NATO

Transforming NATO

Global Role of NATO

NATO Response Force

NATO Enlargement

NATO and the UN

NATO Enhanced Funding

NATO and Terrorism

NATO Lisbon Summit

The History of the North Atlantic Assembly

What is NATO?

For those who saw in NATO an alliance crafted solely to counter the rise of the Soviet Union, the end of the Cold War should have entailed the demise of the transatlantic military alliance as well. Yet not only did NATO survive the collapse of its erstwhile enemy, but it also expanded and took on new responsibilities. A complex and ever-evolving alliance, NATO's ongoing activities defy schematic explanations and lend themselves to various attempts to re-conceptualize its nature and purpose.

The first and probably most common interpretation scheme takes as its point of departure a historically limited definition of NATO that can be named NATO-in-itself. According to the proposal, NATO is simply the military organization created back in 1949, aiming to offset the Soviet Union 's increasing influence in Europe in the aftermath of WWII. However, the simplified empiricism which guides this common-sense view runs into trouble once questions regarding the continuing existence of NATO are pressed. A military alliance such as NATO-in-itself could be conceptualized in one of the following two ways.

On the one hand, it can be defined by singling out the external enemy whose strategic growth NATO tries to restrain or roll back. Yet both the Soviet Union and the Warsaw Pact, NATO's manifest enemies during the Cold War, are long gone.

On the other hand, NATO can be defined by identifying the alliance it was designed to protect and in which it is rooted. But pointing in the direction of the Atlantic Alliance is not enough to make everything clear. Is the Atlantic Alliance born in 1949, as NATO? Or in 1941, when the U.S. was drawn into the WWII after the attack on Pearl Harbor ? Or is it born in 1917, when the U.S. declared war against the Central Powers? Or should we place its beginnings around 1898 with the Anglo-American rapprochement?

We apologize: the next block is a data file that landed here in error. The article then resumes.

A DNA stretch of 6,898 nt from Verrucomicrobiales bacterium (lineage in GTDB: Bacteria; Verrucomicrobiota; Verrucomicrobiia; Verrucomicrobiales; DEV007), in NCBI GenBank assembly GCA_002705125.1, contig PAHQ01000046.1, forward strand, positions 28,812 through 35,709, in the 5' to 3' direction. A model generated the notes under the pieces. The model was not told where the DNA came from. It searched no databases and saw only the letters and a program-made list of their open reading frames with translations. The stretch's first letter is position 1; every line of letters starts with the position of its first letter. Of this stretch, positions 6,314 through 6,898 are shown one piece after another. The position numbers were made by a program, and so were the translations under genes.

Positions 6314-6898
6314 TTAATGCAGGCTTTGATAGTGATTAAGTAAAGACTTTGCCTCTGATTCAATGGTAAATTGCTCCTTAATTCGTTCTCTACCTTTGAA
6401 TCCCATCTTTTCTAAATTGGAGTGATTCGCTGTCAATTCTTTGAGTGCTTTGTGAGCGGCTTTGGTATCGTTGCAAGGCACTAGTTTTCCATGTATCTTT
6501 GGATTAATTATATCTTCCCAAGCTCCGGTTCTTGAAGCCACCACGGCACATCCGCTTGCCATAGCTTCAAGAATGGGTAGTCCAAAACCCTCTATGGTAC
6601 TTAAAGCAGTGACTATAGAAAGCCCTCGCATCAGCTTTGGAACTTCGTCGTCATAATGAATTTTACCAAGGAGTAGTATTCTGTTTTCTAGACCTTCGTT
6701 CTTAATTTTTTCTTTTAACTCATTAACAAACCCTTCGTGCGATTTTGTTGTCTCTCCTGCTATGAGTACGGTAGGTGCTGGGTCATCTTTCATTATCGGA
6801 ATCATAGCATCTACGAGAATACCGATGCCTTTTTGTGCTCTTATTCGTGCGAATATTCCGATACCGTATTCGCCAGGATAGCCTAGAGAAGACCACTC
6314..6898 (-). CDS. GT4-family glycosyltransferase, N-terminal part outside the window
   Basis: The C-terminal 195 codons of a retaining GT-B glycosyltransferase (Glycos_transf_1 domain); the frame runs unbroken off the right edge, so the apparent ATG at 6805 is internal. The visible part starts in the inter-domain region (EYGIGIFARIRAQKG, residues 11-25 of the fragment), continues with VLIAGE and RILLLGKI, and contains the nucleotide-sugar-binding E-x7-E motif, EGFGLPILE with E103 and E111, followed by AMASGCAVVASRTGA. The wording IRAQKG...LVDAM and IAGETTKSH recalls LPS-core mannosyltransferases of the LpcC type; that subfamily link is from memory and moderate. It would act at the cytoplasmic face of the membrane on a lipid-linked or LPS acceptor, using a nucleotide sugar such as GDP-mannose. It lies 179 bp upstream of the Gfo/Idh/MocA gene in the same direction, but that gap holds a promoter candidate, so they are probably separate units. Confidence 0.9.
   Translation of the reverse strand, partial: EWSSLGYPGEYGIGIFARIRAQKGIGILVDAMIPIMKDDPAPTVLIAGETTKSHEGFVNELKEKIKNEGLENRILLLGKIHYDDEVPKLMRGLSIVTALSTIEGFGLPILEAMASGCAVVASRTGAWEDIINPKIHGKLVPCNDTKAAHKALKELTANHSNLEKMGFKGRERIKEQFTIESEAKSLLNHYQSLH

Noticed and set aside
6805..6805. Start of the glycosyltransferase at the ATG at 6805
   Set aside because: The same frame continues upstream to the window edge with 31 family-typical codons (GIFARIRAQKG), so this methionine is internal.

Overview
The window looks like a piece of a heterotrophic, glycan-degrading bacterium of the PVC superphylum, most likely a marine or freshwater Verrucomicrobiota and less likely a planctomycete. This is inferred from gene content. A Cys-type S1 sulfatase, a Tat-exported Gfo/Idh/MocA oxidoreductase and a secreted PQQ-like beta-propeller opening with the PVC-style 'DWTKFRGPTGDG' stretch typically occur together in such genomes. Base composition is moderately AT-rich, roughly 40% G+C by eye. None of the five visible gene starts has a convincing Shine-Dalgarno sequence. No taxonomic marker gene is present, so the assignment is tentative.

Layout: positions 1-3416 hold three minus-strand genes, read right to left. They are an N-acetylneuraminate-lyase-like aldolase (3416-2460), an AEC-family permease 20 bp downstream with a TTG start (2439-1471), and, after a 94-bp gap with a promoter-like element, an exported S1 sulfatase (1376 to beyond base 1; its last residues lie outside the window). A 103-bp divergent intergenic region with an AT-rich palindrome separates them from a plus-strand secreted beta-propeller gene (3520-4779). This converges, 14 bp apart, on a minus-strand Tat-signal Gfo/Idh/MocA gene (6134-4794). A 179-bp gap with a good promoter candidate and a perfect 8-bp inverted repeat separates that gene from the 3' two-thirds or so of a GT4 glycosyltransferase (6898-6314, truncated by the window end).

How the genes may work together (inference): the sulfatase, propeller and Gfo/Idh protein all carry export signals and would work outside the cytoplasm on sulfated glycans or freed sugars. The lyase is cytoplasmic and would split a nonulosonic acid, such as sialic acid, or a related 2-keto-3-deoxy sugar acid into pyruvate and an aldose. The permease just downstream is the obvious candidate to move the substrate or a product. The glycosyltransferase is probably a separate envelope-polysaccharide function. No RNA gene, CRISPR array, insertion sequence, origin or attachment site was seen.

The second interpretation, NATO-in-historical-context, attempts to dissolve this apparent contradiction by portraying the wider context in which NATO-in-itself developed and by explaining NATO-in-itself as the present-day embodiment of a long-term effort to secure Atlantic unity. Framing the question of NATO's role and nature within the long durée history would push the timeline back as early as 1607, when English colonists set up the first colony in Jamestown, Virginia and when the Dutch fleet wiped out the entire Spanish fleet in the Battle of Gibraltar, an event which marks the decline of the Spanish ascendancy on the seas and the rise of Great Britain as imperial power. From this perspective, the Cold War is but a recent episode in the struggle to manage Atlantic unity, a drive which ended up at each turn in the 20th century with growing interdependence, development of political similarities and bringing past enemies into the fold of the Atlantic Alliance.

The third interpretation, NATO-in-systemic-context, deploys resources specific to international organization and systems theory. It places NATO within the Atlantic system, along with EAPC, PfP, G-8, and OECD. NATO is, thus, defined structurally on the basis of the relations it bears directly or by proxy to other international organizations. NATO is an integrative subsystem which lies in-between the European System to the Bretton-Woods system.

The last elucidation, NATO in the context of the Atlanticist idealism, points to the historical influence of both geopolitical and idealistic Atlanticisms. The former depicts Atlantic societies as global security providers; the latter is based on inclusive political values, emphasizing representative government, federalism, and evolution of federative unity among Atlantic countries.